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ISTE 2011: Three Timer

Boxlight As many projector companies come out with their first interactive projectors, Boxlight is about to start selling its third generation device. Called ProjectoWrite3, it features three LCD technology and the latest LightPen3 software. Each projector comes with a wand for electronically writing on the screen, puts out 2,500 lumens, but the WX25NU costs $2,199 and has 1,280 by 800 resolution while the X25NU can put 1,024 by 768 resolution on screen. 



ISTE 2011: New Ways to Respond

Self_Paced Why spend thousands of dollars to outfit a classroom with a student response system that is awkward to use? Promethean has a better idea. Why not use off-the-shelf tablets that can be used for other tasks or even student cell phones. That’s the idea behind the company’s Activengage. The teacher sets up questions on a big screen and the kids respond with a notebook, iPad or Android tablet. It’s not only something they’re familiar with but it’s easier to type in sentences. Promethean will introduce versions for Blackberry, Windows 7 Mobile and Nokia Symbian smart-phones. There’s a trial of the software available. 



ISTE 2011: Junior Scholastic on the Big Board

Junior scholastic There’s a new version of Junior Scholastic that has been adapted to be used in the classroom on an interactive white board. Aimed at 6-th through 8-th graders, the new social studies curriculum is free for teachers to use until the new school year starts at the end of August. On top of using it in the classroom, kids can access the variety of multimedia content at home. A big bonus is that each issue has a series of printable study sheets in Acrobat format. It’s just the start because other Scholastic publications – including Science WorldSuperScience and Scholastic Math -- will undergo similar revamping, and will be just as free until the end of August. It can be seen at booth 1914.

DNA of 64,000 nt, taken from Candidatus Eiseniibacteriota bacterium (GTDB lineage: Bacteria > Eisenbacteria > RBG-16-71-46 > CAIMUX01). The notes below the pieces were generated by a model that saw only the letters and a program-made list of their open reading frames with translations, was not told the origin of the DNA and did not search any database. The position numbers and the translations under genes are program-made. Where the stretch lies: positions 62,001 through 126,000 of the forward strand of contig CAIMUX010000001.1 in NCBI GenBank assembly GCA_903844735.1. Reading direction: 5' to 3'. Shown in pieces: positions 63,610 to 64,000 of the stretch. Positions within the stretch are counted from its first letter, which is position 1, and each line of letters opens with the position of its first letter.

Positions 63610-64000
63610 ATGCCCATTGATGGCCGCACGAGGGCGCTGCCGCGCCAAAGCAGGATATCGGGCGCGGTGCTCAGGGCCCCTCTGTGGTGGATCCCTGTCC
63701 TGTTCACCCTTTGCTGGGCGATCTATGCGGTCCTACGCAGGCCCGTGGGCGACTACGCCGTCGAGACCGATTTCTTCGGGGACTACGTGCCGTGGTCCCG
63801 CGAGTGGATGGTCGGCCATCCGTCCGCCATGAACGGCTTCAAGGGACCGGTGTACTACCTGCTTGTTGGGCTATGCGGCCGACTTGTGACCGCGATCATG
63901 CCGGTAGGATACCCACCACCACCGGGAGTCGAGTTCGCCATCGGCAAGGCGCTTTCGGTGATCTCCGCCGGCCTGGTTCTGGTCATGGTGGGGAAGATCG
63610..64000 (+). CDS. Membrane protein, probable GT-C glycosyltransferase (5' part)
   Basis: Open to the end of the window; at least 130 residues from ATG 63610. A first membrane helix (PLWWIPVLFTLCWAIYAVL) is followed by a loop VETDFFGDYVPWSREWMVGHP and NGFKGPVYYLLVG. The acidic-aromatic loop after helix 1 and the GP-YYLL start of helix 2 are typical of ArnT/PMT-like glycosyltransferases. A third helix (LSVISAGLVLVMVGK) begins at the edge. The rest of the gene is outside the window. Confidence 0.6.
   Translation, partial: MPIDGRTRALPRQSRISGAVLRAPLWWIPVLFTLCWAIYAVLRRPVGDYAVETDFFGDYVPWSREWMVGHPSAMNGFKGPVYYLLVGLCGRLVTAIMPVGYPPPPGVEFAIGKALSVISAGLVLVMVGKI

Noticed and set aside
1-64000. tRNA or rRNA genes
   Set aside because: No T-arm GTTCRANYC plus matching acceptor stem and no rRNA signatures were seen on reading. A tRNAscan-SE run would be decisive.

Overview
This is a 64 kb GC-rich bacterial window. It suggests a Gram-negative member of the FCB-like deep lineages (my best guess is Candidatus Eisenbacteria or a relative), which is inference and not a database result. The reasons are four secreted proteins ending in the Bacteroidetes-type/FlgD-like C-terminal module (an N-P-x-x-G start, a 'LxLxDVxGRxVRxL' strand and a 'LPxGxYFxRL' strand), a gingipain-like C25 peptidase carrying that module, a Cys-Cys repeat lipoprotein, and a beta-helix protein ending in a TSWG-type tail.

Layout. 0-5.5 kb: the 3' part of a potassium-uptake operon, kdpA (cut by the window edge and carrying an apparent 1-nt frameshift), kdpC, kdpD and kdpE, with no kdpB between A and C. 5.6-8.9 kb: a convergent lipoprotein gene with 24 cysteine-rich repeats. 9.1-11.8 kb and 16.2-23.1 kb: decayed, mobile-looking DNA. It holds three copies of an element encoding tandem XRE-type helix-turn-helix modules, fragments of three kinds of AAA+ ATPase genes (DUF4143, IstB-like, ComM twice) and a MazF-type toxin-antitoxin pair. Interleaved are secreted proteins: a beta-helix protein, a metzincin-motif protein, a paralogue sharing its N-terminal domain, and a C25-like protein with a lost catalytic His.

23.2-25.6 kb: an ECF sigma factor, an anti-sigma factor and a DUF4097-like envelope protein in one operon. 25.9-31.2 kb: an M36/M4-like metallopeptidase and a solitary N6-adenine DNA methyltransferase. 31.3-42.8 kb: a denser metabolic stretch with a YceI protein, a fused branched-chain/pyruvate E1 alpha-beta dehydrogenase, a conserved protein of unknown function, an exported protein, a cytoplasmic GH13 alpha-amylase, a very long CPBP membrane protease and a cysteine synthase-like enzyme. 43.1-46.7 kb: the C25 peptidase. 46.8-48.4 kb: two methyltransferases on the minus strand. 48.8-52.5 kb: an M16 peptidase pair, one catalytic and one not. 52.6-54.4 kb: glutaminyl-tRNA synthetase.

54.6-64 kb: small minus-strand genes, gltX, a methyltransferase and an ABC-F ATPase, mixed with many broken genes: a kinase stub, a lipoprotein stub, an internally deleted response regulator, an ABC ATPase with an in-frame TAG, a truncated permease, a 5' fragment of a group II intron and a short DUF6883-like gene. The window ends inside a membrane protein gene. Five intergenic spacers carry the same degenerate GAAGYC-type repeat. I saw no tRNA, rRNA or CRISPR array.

Next Gen Chalk Board

Boogie-Board-8-Black The small slate chalk board was once a mainstay of American education with piles of them in each classroom, and is the way many kids learned how to form their letters and numbers as well as mindlessly doodle during grammar lessons. The desk chalkboard goes digital with Improv Electronics’s Boogie Board, a monochrome LCD touch screen slate that is good for everything from practicing writing and drawing to leaving messages.